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    9 Comments

  1. AN EXCELENT ARTICLE I AM AND ALWAYS WILL BE A VILLA SUPPORTER AND LET US ALL BE HONEST OUR AND THE OTHER FOURTEEN CLUBS WILL BE TO FINISH IN SEVENTH PLACE THE REALITY IS AIMING HIGHER WOULD ENCOURAGE FINANCIAL RUIN I WOULD RATHER FINISH TENTH THAN HAVE OUR CLUB BANKRUPT THE SOONER THE TOP FOUR ARE SHIPPED OFF TO A EUROPEAN SUPER LEAGUE THE BETTER THE FACT IS THAT IT IS AN UNEVEN PLAYING FIELD UNTIL FINANCE RESTRAINTS ARE INTRODUCED WE HAVE TO BE REALISTIC. OH AND THE MINDLESS MORONS OUTSIDE VILLA PARK DO NOTHING BUT HARM FOR OUR CLUB WE REAL SUPPORTERS WILL SUPPORT OUR CLUB IRESPECTIVE OF WHO OWNS OR MANAGES OUR CLUB IT IS BIGGER THAN ANY INDIVIDUAL ME INCLUDED KIND REGARDS JOHN CARLTON

    john carlton

    June 19, 2011

  2. The most thoughtful article I’ve read on the subject. There can be no honeymoon period, but no doubt the extra cash in Alex’s pocket after his contractual reduction following relegation, will help him to offset the bricbats.

    Francis Richardson

    June 19, 2011

  3. I have no problem with him being from Birmingham but problem I do have is that he got Rangers to finish 3rd in a 2 team league and has got his team relegated twice in 3 prem years.
    As Villa that are a team that have ben chasing the champions league in last few seasons but last one I feel that we could of got a manager of a way better standered

    Christo

    June 19, 2011

  4. The funny thing about the whole McLeish saga, is that it’s the reaction of the Villa fans that make them look less like the victims here than they wish.

    Whether it’s the ignorance of McLeish’s past record (he won 2 Scottish championships – when his Old Firm rival’s were managed by some bloke called Martin O’Neill), or the delusions that Villa are a big club (when exactly was their last trophy?).

    I can see why Villa have gone for McLeish, despite his connections to Birmingham City. He has a good track record & has won trophies – even if he has more of a reputation as being more of a luck manager.

    Allan

    June 19, 2011

  5. Good point from Allan vis a vis O’Neill although I have heard some Villa fans admit that that man’s record doesn’t bear scrutiny as robustly as one would think.

    At least Villa don’t have to pay relocation expenses and McLeish is probably a better manager than Gerard Houllier.

    Lanterne Rouge

    June 19, 2011

  6. It never ceases to amaze me just how some clubs get to the decision they do on just who to appoint as their new manager and McLeish (with his previous record) is a perfect example.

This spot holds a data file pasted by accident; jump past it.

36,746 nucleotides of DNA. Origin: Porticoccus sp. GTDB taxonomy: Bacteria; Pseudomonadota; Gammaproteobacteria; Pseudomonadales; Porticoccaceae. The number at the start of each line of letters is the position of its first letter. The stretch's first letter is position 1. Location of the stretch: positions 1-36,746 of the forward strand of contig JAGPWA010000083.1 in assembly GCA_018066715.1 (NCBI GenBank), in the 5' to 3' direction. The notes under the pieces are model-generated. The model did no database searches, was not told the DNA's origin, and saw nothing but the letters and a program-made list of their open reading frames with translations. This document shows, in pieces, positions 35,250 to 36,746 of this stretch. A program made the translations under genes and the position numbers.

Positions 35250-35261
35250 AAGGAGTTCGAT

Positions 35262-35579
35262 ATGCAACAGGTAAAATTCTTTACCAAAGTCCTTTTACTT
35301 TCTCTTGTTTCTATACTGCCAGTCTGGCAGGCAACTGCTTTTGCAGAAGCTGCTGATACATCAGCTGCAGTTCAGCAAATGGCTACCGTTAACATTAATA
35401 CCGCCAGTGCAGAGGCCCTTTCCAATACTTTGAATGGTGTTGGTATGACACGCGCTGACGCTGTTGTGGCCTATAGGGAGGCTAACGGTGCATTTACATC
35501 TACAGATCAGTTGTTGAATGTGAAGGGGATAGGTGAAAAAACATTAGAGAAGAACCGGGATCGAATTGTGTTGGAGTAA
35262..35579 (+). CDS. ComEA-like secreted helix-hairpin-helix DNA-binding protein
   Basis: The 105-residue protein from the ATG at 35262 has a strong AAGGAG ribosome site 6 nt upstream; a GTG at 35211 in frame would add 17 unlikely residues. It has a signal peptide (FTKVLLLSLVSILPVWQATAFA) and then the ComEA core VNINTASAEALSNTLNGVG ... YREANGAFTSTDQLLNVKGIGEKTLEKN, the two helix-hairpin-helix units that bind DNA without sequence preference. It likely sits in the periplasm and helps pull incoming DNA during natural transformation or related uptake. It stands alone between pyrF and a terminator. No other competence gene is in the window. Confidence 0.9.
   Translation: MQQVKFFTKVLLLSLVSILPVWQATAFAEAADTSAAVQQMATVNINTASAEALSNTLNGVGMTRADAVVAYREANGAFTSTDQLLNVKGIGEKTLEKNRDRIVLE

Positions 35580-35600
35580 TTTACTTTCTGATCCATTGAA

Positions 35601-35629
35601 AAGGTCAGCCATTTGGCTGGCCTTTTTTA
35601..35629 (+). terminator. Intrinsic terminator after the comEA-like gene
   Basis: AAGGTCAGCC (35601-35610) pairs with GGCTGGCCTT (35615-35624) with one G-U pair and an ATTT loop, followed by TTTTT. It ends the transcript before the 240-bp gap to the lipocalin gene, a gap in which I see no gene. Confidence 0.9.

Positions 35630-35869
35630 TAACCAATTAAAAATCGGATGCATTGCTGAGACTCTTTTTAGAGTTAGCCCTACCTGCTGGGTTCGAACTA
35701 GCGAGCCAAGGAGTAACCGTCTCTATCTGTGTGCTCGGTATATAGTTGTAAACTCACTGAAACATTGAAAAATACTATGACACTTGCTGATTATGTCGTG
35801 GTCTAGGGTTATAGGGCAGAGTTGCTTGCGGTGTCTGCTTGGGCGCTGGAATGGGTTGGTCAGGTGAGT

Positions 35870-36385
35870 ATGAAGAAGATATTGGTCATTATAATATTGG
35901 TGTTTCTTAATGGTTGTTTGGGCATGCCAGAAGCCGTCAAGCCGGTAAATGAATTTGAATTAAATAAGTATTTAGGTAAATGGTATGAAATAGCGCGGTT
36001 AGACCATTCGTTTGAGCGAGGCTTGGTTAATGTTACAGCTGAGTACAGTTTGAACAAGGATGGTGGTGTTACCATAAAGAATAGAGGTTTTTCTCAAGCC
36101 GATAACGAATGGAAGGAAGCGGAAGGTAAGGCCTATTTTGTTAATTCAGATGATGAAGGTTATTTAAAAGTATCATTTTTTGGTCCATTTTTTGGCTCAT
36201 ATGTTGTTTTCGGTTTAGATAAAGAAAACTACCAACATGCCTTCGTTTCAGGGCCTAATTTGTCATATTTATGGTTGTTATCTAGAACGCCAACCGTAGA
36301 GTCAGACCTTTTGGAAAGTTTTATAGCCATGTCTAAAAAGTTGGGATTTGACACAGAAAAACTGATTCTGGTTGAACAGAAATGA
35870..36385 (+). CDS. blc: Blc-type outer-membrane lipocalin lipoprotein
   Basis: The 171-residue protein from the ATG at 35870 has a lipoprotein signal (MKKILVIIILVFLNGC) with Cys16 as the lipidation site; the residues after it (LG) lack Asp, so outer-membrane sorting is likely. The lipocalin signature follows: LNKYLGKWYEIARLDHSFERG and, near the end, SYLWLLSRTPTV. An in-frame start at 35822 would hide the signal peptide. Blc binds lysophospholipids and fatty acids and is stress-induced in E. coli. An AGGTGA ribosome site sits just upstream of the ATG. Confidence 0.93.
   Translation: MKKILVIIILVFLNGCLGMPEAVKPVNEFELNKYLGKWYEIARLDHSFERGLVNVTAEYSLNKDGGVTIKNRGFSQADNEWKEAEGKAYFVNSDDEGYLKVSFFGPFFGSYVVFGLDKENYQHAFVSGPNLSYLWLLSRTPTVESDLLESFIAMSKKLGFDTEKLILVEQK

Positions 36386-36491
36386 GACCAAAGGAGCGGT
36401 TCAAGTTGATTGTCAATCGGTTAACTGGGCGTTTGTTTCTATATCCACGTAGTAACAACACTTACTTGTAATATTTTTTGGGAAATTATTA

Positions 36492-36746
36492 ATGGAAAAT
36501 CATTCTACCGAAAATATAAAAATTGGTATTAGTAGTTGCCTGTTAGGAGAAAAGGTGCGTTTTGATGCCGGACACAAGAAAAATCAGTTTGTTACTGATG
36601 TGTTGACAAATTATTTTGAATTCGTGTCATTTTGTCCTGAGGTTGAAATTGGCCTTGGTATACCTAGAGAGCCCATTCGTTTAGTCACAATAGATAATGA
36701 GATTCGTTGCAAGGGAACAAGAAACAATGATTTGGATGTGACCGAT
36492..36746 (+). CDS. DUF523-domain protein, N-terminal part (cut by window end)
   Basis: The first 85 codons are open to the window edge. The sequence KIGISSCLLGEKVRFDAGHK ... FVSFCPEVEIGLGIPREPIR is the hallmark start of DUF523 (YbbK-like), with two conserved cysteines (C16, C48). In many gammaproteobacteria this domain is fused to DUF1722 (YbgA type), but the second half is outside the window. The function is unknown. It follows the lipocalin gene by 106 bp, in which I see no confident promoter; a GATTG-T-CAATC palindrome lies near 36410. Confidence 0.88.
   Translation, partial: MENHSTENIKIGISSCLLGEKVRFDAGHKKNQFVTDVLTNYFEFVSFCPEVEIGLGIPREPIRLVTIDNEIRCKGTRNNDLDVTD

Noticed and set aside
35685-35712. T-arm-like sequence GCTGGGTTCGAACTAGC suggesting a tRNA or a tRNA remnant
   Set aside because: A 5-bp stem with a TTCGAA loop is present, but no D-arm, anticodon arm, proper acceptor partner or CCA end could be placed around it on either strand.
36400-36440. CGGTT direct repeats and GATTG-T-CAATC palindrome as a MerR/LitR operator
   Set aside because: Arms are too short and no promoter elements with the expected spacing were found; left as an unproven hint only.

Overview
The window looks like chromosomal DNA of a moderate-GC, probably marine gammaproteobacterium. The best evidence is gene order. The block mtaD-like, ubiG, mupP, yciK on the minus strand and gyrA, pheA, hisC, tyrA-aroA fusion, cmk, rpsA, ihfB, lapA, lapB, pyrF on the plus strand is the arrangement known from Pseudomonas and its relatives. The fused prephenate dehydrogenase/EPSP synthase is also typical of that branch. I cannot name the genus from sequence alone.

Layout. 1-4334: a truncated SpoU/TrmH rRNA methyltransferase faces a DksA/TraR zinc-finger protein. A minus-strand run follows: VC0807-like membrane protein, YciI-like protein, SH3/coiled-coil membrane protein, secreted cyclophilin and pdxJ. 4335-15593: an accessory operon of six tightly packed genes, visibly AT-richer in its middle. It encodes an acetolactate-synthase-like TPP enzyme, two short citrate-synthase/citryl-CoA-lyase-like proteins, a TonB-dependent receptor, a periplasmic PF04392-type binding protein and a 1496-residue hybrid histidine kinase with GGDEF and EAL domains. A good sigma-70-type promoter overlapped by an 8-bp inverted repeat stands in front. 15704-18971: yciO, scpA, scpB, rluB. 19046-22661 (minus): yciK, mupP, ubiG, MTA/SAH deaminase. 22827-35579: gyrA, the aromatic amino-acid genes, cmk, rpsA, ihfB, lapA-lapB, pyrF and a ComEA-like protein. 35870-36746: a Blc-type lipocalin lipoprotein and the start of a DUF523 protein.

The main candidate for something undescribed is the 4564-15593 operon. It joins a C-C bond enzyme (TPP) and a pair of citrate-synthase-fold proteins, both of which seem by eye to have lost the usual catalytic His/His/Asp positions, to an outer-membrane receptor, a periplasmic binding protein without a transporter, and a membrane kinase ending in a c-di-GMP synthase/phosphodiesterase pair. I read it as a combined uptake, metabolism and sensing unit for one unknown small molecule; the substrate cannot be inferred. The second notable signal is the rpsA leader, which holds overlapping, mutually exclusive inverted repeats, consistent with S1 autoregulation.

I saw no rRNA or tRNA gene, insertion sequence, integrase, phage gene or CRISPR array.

Is the pool of talented managers really that small?

    Or is the more pertinent question do some clubs need to look at the way they entice, appoint, retain and manage their Managers?

    Noshow

    June 19, 2011

  7. Dont you find it worrying that Gerard Houllier was given the chance anyway and then the fiasco of choosing a new manager after his departure? Not even a consistant choice of styles by the managers in the frame! Lets admit it as the article states AM will not get any period of grace from the fans

    Disgruntled

    June 19, 2011

  8. I can see Bent trudging a lonley furrow up front playing in front of a 4-5-1, gabby on the bench, dire sterile football being served up week in week out. Not just his conections with Birmingham but the football he promotes, you can really understand the protests and john carlton they were not all mindless morons who protested! Everyone has a right to voice their opinion and just because its not the same as yours it doesn’t make them a moron.

    Disgruntled

    June 19, 2011

  9. Excellent article, although I would like to argue the point that villa are the victims.. Many fans at your rivals are not too unhappy at his departure.. I am undecided.. My dis-satisfaction is none specific with regards to mccleish or villa.. He had provided a list of players wanted.. The board were in the throes of providing those names (3 of which have arrived) then learned randy and Paul f*uckup decided to tap into mccleishs managerial skills.. The manager was under contract.. And now they try and act all innocent.. I suppose that’s football tho where a contract and a mans word means absolutely nothing..!! A la king from Coventry huh??!!!

    Mark

    June 20, 2011